A quick analysis of over 3800 NFL games from 2008 to the present suggests that average depth of target (ADOT) is at best a poor predictor of football outcomes, with some evidence showing that higher ADOTs are associated with poor performance.
Of the 3804 games sampled, the team with the higher ADOT lost 1,970 of them, or ~ 52% of the time. A simple OLS regression shows that ADOT has a negative coefficient which is not statistically significant. When controlling for other more traditional passing statistics such as yards per attempt and completion percentage, the effect on points remains small, statistically not significant, and negative. Completion percentage and yards per attempt, on the other hand, have large and statistically significant impacts on points scored and point margins.
When other metrics of performance are used as dependent variables, the coefficients on ADOT tell a predictable story: that ADOT is associated with taking larger risks. Higher ADOTs are correlated with reductions in success rates and opportunities, as well as a sizable increase in the risk of throwing an interception. Every additional yard of ADOT is associated with an increase of .04 interceptions, which amounts to about a 5% increase in interceptions. However, these risks do come with a very small reward - namely that for every additional yard of ADOT, yards per play increases by .08 yards.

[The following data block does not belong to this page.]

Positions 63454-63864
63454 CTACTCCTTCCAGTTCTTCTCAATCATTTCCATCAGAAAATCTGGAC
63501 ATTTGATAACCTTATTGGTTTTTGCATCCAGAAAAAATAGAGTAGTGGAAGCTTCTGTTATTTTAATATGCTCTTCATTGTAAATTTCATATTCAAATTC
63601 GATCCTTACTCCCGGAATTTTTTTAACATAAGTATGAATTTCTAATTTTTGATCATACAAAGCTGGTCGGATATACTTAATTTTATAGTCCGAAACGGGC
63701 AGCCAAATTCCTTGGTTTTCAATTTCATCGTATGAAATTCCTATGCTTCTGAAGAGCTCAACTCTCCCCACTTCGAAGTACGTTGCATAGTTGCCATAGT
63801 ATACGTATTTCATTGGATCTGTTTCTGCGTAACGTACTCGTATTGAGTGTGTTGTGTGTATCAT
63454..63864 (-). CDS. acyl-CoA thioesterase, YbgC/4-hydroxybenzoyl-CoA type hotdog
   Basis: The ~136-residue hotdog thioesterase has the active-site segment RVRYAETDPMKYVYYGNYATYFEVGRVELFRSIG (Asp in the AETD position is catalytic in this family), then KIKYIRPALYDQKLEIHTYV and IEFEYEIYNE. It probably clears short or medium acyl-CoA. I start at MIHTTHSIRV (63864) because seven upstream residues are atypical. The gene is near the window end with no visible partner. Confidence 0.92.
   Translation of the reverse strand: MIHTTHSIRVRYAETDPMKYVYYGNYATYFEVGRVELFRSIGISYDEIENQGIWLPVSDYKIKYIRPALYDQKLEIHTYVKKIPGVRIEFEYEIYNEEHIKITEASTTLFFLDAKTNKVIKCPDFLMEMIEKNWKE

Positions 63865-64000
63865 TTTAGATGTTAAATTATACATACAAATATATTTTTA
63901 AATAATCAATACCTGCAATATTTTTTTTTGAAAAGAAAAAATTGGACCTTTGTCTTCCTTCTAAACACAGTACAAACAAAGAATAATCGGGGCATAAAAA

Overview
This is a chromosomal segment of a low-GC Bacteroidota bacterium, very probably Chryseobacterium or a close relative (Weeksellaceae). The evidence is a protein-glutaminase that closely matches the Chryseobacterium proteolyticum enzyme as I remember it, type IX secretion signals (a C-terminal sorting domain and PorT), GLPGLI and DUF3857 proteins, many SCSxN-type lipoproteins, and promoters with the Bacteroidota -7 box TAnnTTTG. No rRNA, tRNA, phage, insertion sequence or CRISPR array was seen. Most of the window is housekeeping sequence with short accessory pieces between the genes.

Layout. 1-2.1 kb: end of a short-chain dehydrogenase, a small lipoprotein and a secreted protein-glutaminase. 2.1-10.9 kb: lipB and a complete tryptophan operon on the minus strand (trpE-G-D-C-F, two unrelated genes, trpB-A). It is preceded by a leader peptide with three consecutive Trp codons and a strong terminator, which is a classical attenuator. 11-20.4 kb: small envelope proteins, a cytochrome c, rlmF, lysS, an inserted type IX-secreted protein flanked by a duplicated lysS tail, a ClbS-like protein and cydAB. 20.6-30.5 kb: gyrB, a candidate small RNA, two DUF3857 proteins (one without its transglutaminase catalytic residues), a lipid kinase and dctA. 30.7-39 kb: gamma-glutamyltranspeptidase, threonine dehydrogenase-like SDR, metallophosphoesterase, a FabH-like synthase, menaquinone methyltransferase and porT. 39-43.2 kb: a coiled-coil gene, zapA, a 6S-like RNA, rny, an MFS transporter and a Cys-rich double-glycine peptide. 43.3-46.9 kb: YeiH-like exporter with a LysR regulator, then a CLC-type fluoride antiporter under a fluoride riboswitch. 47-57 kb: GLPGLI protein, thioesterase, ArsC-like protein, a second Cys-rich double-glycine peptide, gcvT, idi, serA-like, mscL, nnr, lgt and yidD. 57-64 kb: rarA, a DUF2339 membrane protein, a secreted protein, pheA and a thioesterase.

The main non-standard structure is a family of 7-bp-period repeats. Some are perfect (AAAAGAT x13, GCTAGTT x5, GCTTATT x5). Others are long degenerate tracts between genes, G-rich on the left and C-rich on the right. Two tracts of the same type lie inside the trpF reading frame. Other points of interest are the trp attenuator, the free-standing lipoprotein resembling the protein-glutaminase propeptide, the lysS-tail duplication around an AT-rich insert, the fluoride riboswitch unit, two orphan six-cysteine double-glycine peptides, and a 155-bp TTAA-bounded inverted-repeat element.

In the end, ADOT does not appear to be a meaningful indicator of performance. It suggests some small additional risks, with some very small additional reward in yards per play. That reward doesn't appear to be worth the additional risks, given the negative coefficients on ADOT in regressions with points and point margins as the dependent variable, as well as the overall losing record for teams with higher ADOTs.